ExplorerZ

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#11
Oh yep I wasn't intending to remember the actual size of the aperture but I guess what would be good is that if say I am trying to take a shot now (and assume I have set the shutter speed), it would be good if I could more or less tell what minimum aperture size I would need for that shot not to come out under-exposed. I'm sure you guys with experience would have an idea easily right by having a rough feel of how bright the object looks?
ur eyes need to be damn experienced with exposure in order to meter accurately without the help of the camera metering or lightmeter.
well basically a shooting a 100mm lens at f2 and shooting a 50mm lens at f2 will require the same exposure (same shutter and ISO), provided that the scene lighting is very even throughout.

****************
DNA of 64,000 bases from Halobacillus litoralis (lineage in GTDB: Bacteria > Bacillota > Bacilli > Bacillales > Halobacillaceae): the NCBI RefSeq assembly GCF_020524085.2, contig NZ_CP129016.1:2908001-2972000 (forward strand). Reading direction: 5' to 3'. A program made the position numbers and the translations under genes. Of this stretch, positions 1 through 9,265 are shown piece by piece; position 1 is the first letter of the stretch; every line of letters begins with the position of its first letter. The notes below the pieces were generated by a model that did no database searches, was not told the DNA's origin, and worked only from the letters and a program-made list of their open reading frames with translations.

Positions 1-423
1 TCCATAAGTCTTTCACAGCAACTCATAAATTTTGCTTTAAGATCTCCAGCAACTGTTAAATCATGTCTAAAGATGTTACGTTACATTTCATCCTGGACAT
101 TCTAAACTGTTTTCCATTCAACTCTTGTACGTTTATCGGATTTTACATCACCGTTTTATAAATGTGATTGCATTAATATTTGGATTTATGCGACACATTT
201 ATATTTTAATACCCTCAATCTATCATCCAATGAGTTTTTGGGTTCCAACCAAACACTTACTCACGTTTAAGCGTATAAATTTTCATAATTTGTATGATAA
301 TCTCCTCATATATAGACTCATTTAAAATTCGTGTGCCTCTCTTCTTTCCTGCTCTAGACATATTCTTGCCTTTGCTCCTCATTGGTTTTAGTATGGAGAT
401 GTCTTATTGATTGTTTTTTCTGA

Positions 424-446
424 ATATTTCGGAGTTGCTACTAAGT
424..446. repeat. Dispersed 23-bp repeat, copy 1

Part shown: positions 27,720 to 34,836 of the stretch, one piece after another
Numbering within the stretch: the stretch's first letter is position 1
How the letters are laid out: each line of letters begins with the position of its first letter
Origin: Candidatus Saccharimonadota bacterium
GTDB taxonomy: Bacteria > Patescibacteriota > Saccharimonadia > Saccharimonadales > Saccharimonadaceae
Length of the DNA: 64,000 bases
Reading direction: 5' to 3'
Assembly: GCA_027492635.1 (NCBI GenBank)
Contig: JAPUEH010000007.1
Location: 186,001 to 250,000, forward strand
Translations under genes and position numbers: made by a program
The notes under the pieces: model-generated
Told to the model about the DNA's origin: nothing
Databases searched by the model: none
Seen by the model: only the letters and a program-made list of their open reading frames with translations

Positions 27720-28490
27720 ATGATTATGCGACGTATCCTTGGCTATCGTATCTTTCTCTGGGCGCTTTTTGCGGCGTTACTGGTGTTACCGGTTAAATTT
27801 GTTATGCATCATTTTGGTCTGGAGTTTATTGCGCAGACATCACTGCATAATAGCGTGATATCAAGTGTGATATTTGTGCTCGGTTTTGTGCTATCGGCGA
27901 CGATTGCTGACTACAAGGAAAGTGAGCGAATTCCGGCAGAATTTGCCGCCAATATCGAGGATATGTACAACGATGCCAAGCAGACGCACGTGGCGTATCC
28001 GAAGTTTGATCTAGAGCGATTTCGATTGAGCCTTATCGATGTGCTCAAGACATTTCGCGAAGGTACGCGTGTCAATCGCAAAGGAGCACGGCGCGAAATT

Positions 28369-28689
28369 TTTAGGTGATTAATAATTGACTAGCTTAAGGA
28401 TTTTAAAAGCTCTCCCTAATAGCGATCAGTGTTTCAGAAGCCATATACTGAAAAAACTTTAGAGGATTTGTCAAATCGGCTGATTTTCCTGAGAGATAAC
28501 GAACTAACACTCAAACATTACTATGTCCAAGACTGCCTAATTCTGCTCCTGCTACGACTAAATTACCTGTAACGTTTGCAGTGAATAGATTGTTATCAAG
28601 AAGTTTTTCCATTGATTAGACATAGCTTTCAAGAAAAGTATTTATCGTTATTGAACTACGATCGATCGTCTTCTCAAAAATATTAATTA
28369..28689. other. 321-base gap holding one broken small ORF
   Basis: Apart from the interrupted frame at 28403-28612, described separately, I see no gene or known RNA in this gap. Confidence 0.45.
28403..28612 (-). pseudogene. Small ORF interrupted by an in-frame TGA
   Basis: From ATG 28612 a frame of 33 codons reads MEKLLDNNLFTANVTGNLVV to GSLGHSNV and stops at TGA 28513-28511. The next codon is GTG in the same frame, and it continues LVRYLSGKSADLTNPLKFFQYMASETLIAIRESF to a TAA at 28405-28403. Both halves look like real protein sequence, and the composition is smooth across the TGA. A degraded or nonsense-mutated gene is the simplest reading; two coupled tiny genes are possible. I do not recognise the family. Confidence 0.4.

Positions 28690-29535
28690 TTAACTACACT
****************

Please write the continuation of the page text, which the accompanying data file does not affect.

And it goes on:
flipfreak

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#12
I beg to differ. Knowing your aperture helps you in composing your shots, especially when you want to play with the DOF. Aperture is but one of the variables for DOF, but also the easiest to change which doesn't affect the composure.

Samuel
yes it affects the dof but do u need to know what are the numbers and how it affects the dof exactly? :think:

without a dof scale, u cant really tell without snapping a pic first. :think:
 

ZerocoolAstra

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#13
well basically the bigger the number e.g. f/11, the smaller the opening of the lens and the less depth of field there is...

the smaller the number e.g f/1.4, the bigger the opening and the more depth of field there is ( unfocused parts of picture will be blur)

senior members plz correct me on my depth of field theory if im wrong...i tend to mix them up...:) but other than that im sure of the rest...
Your points are opposite.
1) The bigger the number, e.g. f/11, the smaller the opening of the aperture blades, resulting in a greater depth of field.

2) The smaller the number, e.g. f/1.4, the bigger the opening of the aperture blades, resulting in a shorter depth of field.